For the purposes of this post, my goal is only to mention what some of the possible factors are that could drive the potential futures that could unfold.  I’ll simplistically look at two scenarios: healthy economy vs. market unrest.

The healthy economy scenario (bull markets continue):

The economic data, especially in the US, supports the presence and continuation of the healthy economic scenario.  Unemployment claims and the unemployment rate are steadily declining.  Regional Federal Reserve surveys show generally positive outlooks and expanding business conditions.

Further, central banks are committed to raising asset prices.  This last observation seems to be the most powerful, in part because it has been successful in the recent past, and in part because it is continuing full force and even arguably increasing (Japan is entering the fray and I think it is reasonable to anticipate the ECB may cut interest rates at some point in the near future).  Even if monetary easing is only successful at boosting price levels without impacting the economy (inflation in a flat GDP environment), this should raise confidence as people feel wealthier (their homes and stock portfolios are worth more).  On that last point, higher asset prices means higher stock prices.  As an investor, nominal growth is almost as important for me as real growth.  (I seek to generate returns on a real, inflation-adjusted basis, but that starts with being cognizant of nominal returns that are driven by inflation.)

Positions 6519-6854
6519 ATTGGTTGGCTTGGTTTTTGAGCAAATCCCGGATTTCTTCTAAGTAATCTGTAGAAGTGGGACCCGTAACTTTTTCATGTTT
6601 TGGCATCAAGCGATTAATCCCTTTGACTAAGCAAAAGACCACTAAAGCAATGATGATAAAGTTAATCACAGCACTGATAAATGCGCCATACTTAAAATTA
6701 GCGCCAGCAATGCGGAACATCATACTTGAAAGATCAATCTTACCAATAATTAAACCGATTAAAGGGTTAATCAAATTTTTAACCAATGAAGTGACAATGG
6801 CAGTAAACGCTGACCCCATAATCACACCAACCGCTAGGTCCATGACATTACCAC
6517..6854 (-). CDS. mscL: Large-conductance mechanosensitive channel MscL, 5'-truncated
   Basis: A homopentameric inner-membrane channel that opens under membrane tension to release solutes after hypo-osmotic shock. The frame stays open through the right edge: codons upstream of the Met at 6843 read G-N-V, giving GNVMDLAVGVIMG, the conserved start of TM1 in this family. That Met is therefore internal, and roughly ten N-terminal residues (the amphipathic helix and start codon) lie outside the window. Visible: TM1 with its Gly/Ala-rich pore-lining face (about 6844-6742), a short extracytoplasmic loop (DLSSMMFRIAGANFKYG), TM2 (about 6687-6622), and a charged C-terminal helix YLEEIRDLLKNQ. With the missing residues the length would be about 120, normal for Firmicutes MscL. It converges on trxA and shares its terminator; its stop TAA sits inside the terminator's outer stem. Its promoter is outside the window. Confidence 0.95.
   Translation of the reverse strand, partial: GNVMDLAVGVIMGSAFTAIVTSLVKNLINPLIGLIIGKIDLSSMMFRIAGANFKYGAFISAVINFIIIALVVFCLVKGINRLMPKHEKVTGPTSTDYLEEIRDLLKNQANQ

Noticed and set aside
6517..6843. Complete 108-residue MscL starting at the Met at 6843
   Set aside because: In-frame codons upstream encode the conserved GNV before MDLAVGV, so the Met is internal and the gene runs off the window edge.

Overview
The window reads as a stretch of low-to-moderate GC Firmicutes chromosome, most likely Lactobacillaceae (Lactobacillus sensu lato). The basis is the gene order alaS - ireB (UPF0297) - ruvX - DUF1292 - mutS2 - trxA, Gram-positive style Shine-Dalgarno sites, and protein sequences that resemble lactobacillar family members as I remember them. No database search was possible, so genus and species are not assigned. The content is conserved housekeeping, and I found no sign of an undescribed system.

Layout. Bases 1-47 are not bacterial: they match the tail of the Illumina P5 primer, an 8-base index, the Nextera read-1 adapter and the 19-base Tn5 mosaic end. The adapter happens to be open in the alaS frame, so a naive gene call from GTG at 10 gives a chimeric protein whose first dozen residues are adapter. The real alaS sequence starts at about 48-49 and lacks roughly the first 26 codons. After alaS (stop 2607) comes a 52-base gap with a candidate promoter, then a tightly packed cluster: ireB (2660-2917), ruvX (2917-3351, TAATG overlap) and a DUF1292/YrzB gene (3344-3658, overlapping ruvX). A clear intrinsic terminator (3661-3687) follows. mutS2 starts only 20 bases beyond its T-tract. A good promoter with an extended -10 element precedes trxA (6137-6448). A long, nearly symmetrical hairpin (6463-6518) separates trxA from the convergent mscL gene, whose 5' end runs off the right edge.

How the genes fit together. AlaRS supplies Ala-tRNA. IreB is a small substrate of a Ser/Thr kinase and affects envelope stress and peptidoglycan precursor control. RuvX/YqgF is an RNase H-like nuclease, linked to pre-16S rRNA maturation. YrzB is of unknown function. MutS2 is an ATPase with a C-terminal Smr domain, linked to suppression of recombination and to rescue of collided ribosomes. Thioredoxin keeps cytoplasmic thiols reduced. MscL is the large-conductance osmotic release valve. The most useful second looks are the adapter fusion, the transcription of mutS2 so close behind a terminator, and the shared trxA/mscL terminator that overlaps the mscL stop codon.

In essence, this healthy scenario is a virtuous economic cycle (currently unfolding) with stock markets further turbo-boosted by cheap cash that results in increased M&A activity, accelerated stock buyback programs, and investors concomitantly bidding up stock prices as they ‘reach for yield.’

The ‘unrest’ scenario:

I think back to the Asian currency crisis of 1997.  At the time, Thailand was overextended and had to devalue its currency (see Wikipedia here for a more detailed account).  The country was viewed as small, isolated, and irrelevant. Once Thailand was in distress, the market at large started looking for the next vulnerable entity and the worldwide financial system was affected.  The point is that there is tremendous interconnectedness of all economies.  Central bankers have been remarkably adept at patching over crises.  Further, they have learned from their recent experiences and, as a result, should be even more capable in facing future issues.  However, there remain quite a lot of potential imminent and future shocks.  It is possible that the mishandling of just one crisis could be highly impactful.  Some of these potential crises that could be problematic include: